Dentists issue open letter to Matt Hancock


  Posted by: Dental Design      8th June 2020

As dentists start re-opening across England, the British Dental Association (BDA) has issued an open letter to Health and Social Care Secretary Matt Hancock this morning, calling for urgent support to keep the service afloat and avert a likely collapse in patient access.

The professional body has said that it is now inevitable that patient access in England will fall below levels seen in access ‘hotspots’ such as West Yorkshire, Cornwall and Cumbria. With social distancing policies remaining in place, and most practices reporting their ability to deal with a quarter of previous patient numbers, the BDA has said there is no possibility of the service delivering anything more than a fraction of the 39.72m courses of treatment that were delivered by NHS in England in 2018/19. 

The BDA has also demanded urgent action from across government to provide clarity on key worker status – which has seen dentists unable to access childcare, to integrate the service into official PPE supply chains, and for ongoing financial support, including extension of business rates relief.  

Dentist leaders have said the conversation must now begin on replacing a model for the service that has been rendered irrelevant in the face of lower patient numbers and higher costs. Industry sources have estimated the PPE costs alone for certain courses of treatment have increased by up to 6,000%.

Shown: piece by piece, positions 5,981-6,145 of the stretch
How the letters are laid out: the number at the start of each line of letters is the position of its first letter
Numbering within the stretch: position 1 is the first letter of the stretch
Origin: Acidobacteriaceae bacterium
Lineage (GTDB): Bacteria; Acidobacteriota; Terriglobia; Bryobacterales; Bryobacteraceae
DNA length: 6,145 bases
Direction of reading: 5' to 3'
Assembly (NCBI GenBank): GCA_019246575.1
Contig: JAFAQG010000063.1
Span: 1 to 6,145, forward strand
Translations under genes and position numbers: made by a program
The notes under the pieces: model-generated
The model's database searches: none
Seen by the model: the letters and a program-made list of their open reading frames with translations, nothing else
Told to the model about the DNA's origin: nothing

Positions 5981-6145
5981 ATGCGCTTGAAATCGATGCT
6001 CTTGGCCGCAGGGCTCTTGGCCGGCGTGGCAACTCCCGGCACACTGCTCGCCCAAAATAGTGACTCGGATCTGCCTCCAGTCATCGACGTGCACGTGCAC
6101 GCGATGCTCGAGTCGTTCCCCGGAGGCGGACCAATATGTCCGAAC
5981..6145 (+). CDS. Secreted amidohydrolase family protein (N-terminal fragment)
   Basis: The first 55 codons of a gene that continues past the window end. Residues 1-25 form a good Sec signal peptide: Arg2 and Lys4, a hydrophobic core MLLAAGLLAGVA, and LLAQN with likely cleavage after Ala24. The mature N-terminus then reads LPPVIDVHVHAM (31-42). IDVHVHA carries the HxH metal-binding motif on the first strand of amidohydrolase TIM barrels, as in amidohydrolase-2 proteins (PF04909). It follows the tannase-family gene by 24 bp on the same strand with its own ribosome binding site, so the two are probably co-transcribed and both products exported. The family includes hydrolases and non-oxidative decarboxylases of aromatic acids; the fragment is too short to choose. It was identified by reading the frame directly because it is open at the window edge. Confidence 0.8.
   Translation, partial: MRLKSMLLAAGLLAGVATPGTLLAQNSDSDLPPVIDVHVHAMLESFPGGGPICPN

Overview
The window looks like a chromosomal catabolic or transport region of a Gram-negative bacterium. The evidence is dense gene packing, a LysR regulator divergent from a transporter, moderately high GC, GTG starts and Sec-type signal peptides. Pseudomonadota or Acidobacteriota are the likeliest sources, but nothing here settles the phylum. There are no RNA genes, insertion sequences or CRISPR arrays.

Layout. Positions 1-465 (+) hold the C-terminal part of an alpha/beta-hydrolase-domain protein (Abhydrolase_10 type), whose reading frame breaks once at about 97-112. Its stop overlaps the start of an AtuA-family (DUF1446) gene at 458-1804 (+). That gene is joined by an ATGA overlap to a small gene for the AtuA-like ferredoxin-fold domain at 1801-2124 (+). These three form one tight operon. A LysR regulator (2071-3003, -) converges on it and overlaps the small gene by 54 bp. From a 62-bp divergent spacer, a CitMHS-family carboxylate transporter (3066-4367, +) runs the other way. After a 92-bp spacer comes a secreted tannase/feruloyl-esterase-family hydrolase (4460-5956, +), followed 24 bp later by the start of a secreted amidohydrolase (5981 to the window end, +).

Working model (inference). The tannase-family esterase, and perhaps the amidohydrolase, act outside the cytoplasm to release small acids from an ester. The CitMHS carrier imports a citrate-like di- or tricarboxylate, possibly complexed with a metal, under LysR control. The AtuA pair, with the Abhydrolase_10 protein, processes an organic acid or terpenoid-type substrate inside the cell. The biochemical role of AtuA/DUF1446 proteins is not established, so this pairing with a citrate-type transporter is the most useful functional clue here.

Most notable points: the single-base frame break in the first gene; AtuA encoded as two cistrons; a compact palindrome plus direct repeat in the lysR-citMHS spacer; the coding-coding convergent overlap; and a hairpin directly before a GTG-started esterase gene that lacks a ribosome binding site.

BDA Chair Mick Armstrong said: “Today, high street dentistry was meant to start resuming across England. The reality couldn’t be further from the truth. Few practices have opened their doors, and those that did were operating at a fraction of their pre-pandemic capacity. 

“The Health Secretary must now take responsibility to avert the existential crisis facing a service struggling with sky-high costs and radically reduced patient numbers. For years, communities from Cornwall to Cumbria struggled to get appointments but were ignored. Without action from this Government access problems – on an unprecedented scale – are going to be visited on millions of patients, in every part in England.”

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